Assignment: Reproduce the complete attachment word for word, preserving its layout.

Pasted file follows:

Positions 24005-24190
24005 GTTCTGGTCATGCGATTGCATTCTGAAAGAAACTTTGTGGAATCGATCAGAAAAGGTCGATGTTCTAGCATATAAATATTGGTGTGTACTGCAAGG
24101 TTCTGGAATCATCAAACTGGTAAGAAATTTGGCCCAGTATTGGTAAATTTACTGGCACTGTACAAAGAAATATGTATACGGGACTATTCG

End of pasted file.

Positions 24005-24190
24005 GTTCTGGTCATGCGATTGCATTCTGAAAGAAACTTTGTGGAATCGATCAGAAAAGGTCGATGTTCTAGCATATAAATATTGGTGTGTACTGCAAGG
24101 TTCTGGAATCATCAAACTGGTAAGAAATTTGGCCCAGTATTGGTAAATTTACTGGCACTGTACAAAGAAATATGTATACGGGACTATTCG